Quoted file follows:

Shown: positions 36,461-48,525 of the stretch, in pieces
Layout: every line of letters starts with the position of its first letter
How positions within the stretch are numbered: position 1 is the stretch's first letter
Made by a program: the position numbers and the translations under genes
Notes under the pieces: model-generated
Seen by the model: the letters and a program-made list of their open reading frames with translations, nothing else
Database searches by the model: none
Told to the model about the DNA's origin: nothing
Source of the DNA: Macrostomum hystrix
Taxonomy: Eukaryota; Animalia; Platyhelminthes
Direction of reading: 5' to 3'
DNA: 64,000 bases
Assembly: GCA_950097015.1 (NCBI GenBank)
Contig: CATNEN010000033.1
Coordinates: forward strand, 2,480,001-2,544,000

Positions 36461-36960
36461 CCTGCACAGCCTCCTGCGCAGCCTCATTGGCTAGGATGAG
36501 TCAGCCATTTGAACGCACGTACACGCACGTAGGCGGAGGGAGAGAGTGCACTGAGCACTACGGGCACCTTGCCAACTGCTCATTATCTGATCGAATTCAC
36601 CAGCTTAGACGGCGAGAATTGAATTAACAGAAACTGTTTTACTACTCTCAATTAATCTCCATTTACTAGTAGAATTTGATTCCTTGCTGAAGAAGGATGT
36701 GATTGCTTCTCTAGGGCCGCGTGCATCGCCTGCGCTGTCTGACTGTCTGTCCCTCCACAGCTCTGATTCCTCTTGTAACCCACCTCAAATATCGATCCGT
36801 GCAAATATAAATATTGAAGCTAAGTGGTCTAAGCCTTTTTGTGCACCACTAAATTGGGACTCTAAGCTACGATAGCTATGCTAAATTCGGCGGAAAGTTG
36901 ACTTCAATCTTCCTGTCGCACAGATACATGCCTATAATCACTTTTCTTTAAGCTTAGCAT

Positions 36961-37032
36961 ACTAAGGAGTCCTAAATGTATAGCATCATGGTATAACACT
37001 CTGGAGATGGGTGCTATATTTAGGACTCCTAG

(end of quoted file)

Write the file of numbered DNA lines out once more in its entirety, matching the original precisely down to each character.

Shown: positions 36,461-48,525 of the stretch, in pieces
Layout: every line of letters starts with the position of its first letter
How positions within the stretch are numbered: position 1 is the stretch's first letter
Made by a program: the position numbers and the translations under genes
Notes under the pieces: model-generated
Seen by the model: the letters and a program-made list of their open reading frames with translations, nothing else
Database searches by the model: none
Told to the model about the DNA's origin: nothing
Source of the DNA: Macrostomum hystrix
Taxonomy: Eukaryota; Animalia; Platyhelminthes
Direction of reading: 5' to 3'
DNA: 64,000 bases
Assembly: GCA_950097015.1 (NCBI GenBank)
Contig: CATNEN010000033.1
Coordinates: forward strand, 2,480,001-2,544,000

Positions 36461-36960
36461 CCTGCACAGCCTCCTGCGCAGCCTCATTGGCTAGGATGAG
36501 TCAGCCATTTGAACGCACGTACACGCACGTAGGCGGAGGGAGAGAGTGCACTGAGCACTACGGGCACCTTGCCAACTGCTCATTATCTGATCGAATTCAC
36601 CAGCTTAGACGGCGAGAATTGAATTAACAGAAACTGTTTTACTACTCTCAATTAATCTCCATTTACTAGTAGAATTTGATTCCTTGCTGAAGAAGGATGT
36701 GATTGCTTCTCTAGGGCCGCGTGCATCGCCTGCGCTGTCTGACTGTCTGTCCCTCCACAGCTCTGATTCCTCTTGTAACCCACCTCAAATATCGATCCGT
36801 GCAAATATAAATATTGAAGCTAAGTGGTCTAAGCCTTTTTGTGCACCACTAAATTGGGACTCTAAGCTACGATAGCTATGCTAAATTCGGCGGAAAGTTG
36901 ACTTCAATCTTCCTGTCGCACAGATACATGCCTATAATCACTTTTCTTTAAGCTTAGCAT

Positions 36961-37032
36961 ACTAAGGAGTCCTAAATGTATAGCATCATGGTATAACACT
37001 CTGGAGATGGGTGCTATATTTAGGACTCCTAG